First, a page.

On Wednesday, China launched the world's first autonomous drone carrier and it is being hailed as a new "marine species," according to a report by the South China Morning Post. The outlet quoted the state-run Science and Technology Daily.
A new "marine species"
“The intelligent, unmanned ship is a beautiful, new ‘marine species’ that will bring revolutionary changes for ocean observation,” Chen Dake, director of the laboratory responsible for the ship, was quoted as saying by the Science and Technology Daily back in 2021 when construction of the vessel began.
Autonomous capabilities aim to enhance manned options by providing safer, cheaper, and easier operations. Whether they can really achieve that is still a topic to be debated and answers will come as these autonomous vessels are further tested and put to use around the world.
With this latest ship, China is hoping that artificial intelligence and unmanned systems could enhance its marine supervision capacity at a lower cost and with higher efficiency than manned operations. The nation has been known to use unmanned equipment systems in areas such as maritime rescue and marine environment monitoring so this ship is the next step in a long evolution of using autonomous vessels.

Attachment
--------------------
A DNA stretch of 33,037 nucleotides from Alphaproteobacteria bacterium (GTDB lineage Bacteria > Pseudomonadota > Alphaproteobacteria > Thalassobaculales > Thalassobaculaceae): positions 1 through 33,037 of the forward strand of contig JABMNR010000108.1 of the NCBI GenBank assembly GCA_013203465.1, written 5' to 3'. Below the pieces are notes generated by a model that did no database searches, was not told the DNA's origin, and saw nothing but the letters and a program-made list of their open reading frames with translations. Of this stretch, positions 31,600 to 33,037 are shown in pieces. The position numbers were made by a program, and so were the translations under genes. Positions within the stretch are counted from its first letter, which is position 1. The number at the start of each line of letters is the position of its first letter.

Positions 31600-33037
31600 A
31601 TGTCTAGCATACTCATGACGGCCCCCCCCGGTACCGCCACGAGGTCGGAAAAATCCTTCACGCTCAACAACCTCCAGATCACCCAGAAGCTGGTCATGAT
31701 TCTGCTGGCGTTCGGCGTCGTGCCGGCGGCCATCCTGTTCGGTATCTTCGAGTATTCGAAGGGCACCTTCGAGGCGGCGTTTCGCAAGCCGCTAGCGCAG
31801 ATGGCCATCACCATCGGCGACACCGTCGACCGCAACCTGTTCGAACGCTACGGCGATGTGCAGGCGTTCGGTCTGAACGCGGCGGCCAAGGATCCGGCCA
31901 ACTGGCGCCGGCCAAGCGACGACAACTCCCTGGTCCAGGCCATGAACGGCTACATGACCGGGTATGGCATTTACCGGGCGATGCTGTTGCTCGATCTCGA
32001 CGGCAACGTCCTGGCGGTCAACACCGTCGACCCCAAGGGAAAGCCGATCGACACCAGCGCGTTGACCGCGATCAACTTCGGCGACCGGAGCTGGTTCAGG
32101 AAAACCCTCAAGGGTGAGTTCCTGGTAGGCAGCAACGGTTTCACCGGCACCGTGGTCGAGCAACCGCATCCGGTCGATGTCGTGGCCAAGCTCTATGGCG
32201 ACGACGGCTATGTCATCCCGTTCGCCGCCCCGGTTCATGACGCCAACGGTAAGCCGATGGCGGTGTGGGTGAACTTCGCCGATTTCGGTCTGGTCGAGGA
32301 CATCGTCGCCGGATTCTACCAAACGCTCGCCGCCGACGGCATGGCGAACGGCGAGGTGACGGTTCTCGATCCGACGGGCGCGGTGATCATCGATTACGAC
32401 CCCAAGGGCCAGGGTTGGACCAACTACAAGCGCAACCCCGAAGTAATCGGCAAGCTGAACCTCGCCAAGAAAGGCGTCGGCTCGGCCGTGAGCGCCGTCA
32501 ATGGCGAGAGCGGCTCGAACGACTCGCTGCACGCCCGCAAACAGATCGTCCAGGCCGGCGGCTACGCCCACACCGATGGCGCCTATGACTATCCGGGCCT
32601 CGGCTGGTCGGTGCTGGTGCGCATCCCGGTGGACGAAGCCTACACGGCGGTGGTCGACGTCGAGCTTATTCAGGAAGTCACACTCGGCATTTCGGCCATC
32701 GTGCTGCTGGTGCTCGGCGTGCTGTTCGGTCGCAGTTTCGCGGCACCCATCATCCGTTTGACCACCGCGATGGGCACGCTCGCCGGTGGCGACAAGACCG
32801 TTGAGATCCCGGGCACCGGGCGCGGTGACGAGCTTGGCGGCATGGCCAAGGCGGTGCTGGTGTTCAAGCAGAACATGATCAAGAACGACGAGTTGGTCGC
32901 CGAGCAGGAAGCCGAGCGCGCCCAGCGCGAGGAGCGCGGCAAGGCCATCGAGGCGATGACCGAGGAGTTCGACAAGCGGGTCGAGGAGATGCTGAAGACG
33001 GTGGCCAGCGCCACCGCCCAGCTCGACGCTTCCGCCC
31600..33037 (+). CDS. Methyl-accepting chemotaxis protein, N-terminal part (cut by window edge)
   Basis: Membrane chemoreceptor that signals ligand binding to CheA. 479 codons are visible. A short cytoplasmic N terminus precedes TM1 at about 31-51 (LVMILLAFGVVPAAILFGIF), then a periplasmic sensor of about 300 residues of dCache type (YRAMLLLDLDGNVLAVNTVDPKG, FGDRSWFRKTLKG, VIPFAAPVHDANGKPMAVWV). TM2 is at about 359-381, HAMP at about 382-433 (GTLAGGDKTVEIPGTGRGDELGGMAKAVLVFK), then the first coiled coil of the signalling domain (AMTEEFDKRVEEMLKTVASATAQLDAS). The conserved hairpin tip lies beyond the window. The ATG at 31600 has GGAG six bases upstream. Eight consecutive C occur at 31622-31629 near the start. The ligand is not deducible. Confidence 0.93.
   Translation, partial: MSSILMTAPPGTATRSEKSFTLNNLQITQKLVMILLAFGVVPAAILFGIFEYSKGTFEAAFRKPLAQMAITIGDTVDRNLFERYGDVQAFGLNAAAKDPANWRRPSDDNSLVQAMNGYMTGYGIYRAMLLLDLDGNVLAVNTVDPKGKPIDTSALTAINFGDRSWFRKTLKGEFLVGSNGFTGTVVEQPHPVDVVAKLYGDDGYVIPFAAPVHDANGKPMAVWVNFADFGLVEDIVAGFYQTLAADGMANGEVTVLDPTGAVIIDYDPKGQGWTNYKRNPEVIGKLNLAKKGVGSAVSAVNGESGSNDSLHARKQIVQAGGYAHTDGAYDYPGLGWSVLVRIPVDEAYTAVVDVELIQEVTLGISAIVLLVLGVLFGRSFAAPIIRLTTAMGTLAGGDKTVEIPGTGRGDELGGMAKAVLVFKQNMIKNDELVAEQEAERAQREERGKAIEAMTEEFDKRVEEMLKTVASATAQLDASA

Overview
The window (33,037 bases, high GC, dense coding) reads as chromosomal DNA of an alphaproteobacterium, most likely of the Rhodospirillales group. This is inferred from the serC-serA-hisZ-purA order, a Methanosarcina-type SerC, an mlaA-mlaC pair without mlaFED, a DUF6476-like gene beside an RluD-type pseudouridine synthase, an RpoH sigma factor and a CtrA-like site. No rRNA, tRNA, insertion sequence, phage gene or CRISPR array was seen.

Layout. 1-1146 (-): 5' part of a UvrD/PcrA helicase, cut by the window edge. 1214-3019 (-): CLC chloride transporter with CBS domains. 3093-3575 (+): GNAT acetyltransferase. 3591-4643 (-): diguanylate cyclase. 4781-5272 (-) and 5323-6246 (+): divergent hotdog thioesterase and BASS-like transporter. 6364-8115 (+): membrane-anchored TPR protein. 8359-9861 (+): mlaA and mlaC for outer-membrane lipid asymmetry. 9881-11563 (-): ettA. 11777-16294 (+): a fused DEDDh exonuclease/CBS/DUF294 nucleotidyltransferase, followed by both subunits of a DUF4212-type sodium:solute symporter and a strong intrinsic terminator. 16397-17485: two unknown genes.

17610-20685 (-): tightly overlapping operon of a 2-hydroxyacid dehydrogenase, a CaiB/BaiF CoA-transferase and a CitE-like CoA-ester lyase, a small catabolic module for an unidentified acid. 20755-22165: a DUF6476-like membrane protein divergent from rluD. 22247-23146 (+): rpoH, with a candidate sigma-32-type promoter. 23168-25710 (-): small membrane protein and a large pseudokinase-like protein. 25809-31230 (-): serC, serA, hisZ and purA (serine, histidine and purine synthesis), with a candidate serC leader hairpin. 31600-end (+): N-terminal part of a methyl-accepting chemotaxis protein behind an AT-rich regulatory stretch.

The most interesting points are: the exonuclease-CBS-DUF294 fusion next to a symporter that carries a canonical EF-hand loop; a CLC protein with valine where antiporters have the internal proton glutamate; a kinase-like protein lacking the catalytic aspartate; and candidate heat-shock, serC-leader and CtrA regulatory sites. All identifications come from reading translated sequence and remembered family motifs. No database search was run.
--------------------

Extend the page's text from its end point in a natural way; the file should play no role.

This particular unmanned ship called the Zhu Hai Yun will be used to carry out marine scientific research and observation. The ship is 290 feet long, 46 feet wide, and 20 feet deep (88.5 meters long, 14 meters wide, and 6.1 meters deep ) and boasts a designed displacement of 2,000 tonnes. It can travel at speeds of 13 knots, with a maximum speed of 18 knots.
The ship was built by Guangzhou of the Huangpu Wenchong Shipyard, a subsidiary of China’s largest shipbuilding company the China State Shipbuilding Corporation. It is expected to complete sea trials by end of this year in order to be delivered to the nation for operations on time.
Developed by China in China
Zhu Hai Yun is reported to have the capacity to carry dozens of unmanned vehicles, including drones, unmanned ships, and submersibles that can be joined together carefully to observe targets. It also has the notable quality of having been produced locally with its power systems, propulsion systems, intelligence systems, and survey operation support systems all developed by China in China.
The vessel is bound to inspire other nations to engineer similar autonomous ships but for now, it remains the world's first. The question that surfaces however is whether the ship can be used for military purposes?
With any new technology, there is always the fear that it may be used in warfare and China is a country known for its military might. Could this ship be used for more than research? Perhaps for surveillance? Only time will tell.